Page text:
Currently, Shivpal Singh is being coached by Kashinath Naik at the National Sports Institute. His technique has shown tremendous improvement since 2016. Naik believes that Shivpal’s speed and the last attack before releasing the spear are his strengths. These will help them take his performance to the next level and cross the mark.
Dealing with Difficulties
Indian athletes get to compete in just 2-3 major sporting events in a year, while their European counterparts get more opportunities. Shivpal rues the lack of chances to learn and grow his game. Participating in various stages gives athletes a chance to understand the strengths as well as flaws in their techniques. It also helps them gain more exposure and support. Also, having more meets ensures that the athletes get another opportunity, even if they miss out on one because of an injury.
In the last few years, Shivpal has done well nationally, but not achieved much success at the international stage. He was also ignored by Uwe Hohn, India’s javelin throw coach and world record holder, for the Finland tour.
Yet, Shivpal is thankful to the Sports Federation for all the help and support is provided.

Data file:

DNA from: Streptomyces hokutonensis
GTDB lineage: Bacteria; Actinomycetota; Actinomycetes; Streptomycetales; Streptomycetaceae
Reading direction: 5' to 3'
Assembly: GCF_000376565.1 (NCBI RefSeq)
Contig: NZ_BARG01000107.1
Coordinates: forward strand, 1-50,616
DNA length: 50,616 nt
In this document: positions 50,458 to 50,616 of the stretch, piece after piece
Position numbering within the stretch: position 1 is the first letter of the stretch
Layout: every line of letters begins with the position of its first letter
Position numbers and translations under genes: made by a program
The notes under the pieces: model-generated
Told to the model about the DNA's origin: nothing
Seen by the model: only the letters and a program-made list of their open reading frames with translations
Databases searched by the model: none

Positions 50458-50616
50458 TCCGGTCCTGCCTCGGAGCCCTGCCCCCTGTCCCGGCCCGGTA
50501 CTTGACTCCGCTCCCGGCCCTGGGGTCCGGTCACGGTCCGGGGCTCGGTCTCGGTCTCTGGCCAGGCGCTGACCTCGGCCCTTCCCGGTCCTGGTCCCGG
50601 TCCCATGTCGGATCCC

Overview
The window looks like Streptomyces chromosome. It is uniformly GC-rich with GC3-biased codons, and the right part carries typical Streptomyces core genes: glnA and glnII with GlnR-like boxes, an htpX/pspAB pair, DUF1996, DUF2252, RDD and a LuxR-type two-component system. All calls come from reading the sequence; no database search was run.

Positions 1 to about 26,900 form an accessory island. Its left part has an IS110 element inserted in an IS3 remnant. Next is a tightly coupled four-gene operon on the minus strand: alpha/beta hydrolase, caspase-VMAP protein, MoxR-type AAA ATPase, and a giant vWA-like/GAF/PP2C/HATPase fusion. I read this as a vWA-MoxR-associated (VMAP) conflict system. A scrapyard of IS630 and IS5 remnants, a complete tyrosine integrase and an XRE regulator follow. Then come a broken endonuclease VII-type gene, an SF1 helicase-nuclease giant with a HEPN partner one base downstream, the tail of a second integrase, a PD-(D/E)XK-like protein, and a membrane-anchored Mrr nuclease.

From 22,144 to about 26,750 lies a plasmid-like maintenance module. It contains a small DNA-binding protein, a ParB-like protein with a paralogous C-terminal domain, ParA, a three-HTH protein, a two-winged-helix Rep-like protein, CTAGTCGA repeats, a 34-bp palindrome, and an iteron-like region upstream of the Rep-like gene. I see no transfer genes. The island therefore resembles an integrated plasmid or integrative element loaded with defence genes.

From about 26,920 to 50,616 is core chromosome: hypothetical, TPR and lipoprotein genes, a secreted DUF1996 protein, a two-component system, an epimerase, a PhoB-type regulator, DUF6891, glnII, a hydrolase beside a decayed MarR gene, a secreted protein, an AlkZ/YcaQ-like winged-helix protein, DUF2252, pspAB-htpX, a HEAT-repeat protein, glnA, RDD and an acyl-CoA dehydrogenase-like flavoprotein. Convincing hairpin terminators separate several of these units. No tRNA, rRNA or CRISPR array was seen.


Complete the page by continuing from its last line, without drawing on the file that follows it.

“I could not have been here alone. A lot of people helped me achieve my dream. The Federation helped a lot as well, Dr Lalit Bhanot in particular. He helped me through a tough time when I had torn my meniscus. It took a toll on me mentally as well. However, Bhanot Sir personally called me and helped me treat my injury. He also helped me when my name was cut from the Open Nationals. I asked for help, and he helped me.”
“My coaches and my family have always helped me as well. It is because of them, that I have been able to perform as well as I have,” says a thankful Singh in an interview with The Bridge.
Instead of holding past grudges, Shivpal is looking at his bright future. His positive attitude is surely very uplifting.
Injuries are an integral part of a sportsperson’s life. Many athletes have had to face the biggest disappointments of their careers because of them. However, Shivpal has an interesting take on this. Excerpts from the same interview, “We often accept our fate over the tiniest of things. This is something that we shouldn’t do.”